The ambitious task of this volume, edited by geographers Bruce Braun and Sarah Whatmore, is to bring science and technology studies and political theory into more direct dialogue with each other in order to compose a “more fully materialist theory of politics” (x). The contributors attempt to reposition the sciences and technologies that affect our everyday lives as more-than-human things that force thought and catalyze political events: as the very matters that gather and mobilize political life. The Virgin Mary, GMOs, oak pollen, dead rats, X-ray crystallography, plastic bags, household thermostats, the “abortion pill” and disaster preparedness systems (among others) have all been gathered together alongside their academic spokespersons. Emerging from a workshop at the University of Oxford in 2006, the volume asks us to take up this (re-)materialization of politics as an imperative task. Alongside previous writings in political ecology and science and technology studies (Latour 2004; Law 2004), the authors in the volume assert that technoscientific things are always-already productive entities, vital contributors and actants in collective life, and not solely external objects for political manipulation and control.
The project of the volume and work that may stem from it is that of tracing the process of matter(s) becoming political, and identifying the beings that stand to benefit and lose from particular outcomes. The essence and importance of this agenda is perhaps best summarized with a long quote from Karen Barad, a participant in the Oxford workshop not included in the volume. She conveys the central thrust in prose that channels the wistfulness of Carl Sagan with the poetic play of Gertrude Stein:
Matter is produced and productive, generated and generative. Matter is agentive, not a fixed essence or property of things. Mattering is differentiating, and which differences come to matter, matter in the iterative production of different differences. Changing patterns of difference are neither pure cause nor pure effect; indeed, they are that which effects, or rather enacts, a causal structure, differentiating cause and effect. Difference patterns do not merely change in time and space; spacetime is an enactment of differentness, a way of making/marking here and now (Barad 137).
In this spirit, the authors in the volume attempt to break outside of typical response patterns to human-nonhuman co-mingling that permeate both academic literature and public debates. Neither “fearful repudiation” nor “glib celebration” of the scientific and technological things that saturate our lives and co-determine our agency will do (x). Echoing Susan Leigh Star, the key question in reassembling political praxis in the wake of scientific and technological interventions becomes “cui bono” (43, cited in Kirksey and Helmreich 546). As the authors in this volume insist, we need more than anthropocentric utilitarian thinking and consensus orchestrated by economic and knowledge elites. We need nothing less than a rapprochement between the contents of the old categorizations of nature and culture that will adequately acknowledge their co-constitution in political life.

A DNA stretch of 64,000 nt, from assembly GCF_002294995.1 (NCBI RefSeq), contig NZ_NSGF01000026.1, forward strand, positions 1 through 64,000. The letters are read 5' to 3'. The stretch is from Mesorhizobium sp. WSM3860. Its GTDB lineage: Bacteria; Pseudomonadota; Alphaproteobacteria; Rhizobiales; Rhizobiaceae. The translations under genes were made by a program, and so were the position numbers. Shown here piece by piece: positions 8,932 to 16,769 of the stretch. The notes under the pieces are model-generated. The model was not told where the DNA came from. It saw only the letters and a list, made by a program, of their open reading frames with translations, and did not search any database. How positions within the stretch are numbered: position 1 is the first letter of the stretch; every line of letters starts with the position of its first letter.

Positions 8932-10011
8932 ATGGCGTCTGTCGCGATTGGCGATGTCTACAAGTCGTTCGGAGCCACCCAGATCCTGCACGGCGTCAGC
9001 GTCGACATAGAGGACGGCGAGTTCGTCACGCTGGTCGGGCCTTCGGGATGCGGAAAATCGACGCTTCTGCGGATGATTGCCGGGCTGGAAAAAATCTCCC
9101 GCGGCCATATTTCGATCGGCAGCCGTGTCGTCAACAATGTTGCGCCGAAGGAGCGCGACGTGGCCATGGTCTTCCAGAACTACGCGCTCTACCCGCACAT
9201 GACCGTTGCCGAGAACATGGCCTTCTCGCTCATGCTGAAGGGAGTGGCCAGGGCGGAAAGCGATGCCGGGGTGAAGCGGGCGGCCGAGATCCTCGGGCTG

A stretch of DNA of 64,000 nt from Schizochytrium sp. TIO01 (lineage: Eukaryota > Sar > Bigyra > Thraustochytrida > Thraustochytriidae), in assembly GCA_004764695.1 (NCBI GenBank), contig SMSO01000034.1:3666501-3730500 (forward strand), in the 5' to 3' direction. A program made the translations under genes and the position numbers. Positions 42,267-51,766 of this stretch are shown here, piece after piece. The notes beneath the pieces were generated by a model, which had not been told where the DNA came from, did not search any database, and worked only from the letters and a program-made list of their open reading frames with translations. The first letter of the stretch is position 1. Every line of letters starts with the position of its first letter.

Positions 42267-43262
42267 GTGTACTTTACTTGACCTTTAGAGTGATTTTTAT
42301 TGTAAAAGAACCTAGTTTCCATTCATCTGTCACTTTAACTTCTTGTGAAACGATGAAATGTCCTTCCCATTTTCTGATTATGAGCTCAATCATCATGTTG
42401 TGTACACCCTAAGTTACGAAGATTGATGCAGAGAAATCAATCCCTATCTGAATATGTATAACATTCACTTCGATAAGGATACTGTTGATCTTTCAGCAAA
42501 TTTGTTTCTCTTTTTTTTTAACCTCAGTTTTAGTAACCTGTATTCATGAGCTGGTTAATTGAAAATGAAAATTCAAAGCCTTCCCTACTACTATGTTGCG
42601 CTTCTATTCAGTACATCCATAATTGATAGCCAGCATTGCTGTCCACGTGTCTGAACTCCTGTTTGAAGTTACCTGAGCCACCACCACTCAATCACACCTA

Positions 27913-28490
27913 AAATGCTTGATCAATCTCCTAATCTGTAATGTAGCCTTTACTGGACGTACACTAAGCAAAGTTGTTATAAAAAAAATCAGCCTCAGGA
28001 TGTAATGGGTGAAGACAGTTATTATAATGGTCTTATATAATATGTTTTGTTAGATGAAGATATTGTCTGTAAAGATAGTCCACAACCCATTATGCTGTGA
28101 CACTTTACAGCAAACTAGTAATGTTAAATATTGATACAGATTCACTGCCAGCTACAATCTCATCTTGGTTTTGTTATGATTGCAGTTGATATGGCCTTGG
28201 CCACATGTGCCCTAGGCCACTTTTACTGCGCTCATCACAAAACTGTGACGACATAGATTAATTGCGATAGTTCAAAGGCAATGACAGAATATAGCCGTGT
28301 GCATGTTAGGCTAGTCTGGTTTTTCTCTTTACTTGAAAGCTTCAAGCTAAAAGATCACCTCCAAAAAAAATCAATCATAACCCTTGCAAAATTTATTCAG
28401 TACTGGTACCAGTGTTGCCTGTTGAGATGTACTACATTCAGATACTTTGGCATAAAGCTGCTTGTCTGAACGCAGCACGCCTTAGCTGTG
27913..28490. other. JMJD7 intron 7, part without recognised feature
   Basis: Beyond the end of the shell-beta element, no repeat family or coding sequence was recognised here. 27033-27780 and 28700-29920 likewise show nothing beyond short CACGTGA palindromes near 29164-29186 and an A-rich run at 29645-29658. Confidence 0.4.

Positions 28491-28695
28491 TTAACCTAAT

The collection is organized into three parts. In Part One, “Rematerializing Political Theory: Things Forcing Thought,” Isabelle Stengers, Jane Bennett and William E. Connolly provide philosophical lines of flight from the central questions of how “originary technicity, the affective capacity and eventfulness of things, and their temporializing political effects change our definition of the political”(xxix). The essays in the first part of the volume sketch the broader framework and questions for the more detailed case studies contained in the other two parts. It is regrettable that neither Braun nor Whatmore contributes a research chapter to the volume. The collective creation and negotiation of scientific data entailed in Whatmore’s flood preparation research in the UK in particular would have been a welcome addition to a collection that contains a rich conceptual vocabulary for thinking about and examining technoscience-infused political discourse, but few examples of grounded, experimental praxis. However, the first section does provide provocative lines of inquiry. Stengers in particular provides an outline of a methodology, and attendant concerns, for working with the collective life of non-humans and their spokespersons. She provocatively suggests that collective identification of and response to nonhuman agencies in everyday matters of concern demands nothing less than dismantling the category of human. This is no deep ecology deconstruction that would dismantle the bias of human exceptionalism, but rather, a consideration of what political forms are appropriate once we have accepted relational ontology as fundamental.
Part Two, “Technological Politics: Affective Objects and Events,” begins with an essay by Andrew Barry on the political appearance of metals and metallurgy, which are at once a part of complex heterogeneous assemblages and in possession of hard factual properties beyond social constructivism. A chapter from Gay Hawkins explores sensory and political encounters with plastic bags in everyday life. The section closes with an essay by Nigel Thrift on the spatial transformation of political imagination in virtual space. Hawkins’s essay is particularly effective in bringing political, STS and affect theory together. Hawkins emphasizes how environmental education about plastic often engages in a moral politics that limits both its reach and potential effectiveness. The substitution of cloth for plastic, the ubiquitous apologies at the checkout for forgetting one’s bags, and the guilty yearning for a ready-to-hand plastic bag for a wet swimsuit are all symptomatic of the “command morality” (121) of consumer environmental politics and its limitations. The participatory ethos of such a politics leaves room only for individual acceptance or refusal of preordained actions, and leaves aside all of the ways in which everyday, collective, practical dependencies upon plastic have developed. It refuses all that plastic is really caught up with: as Canavan, Klarr and Vu suggest, the matter of plastic is not only a product of oil capitalism, but will long outlast it, as an abject symbol of the modern fantasy of immortality gone awry (23).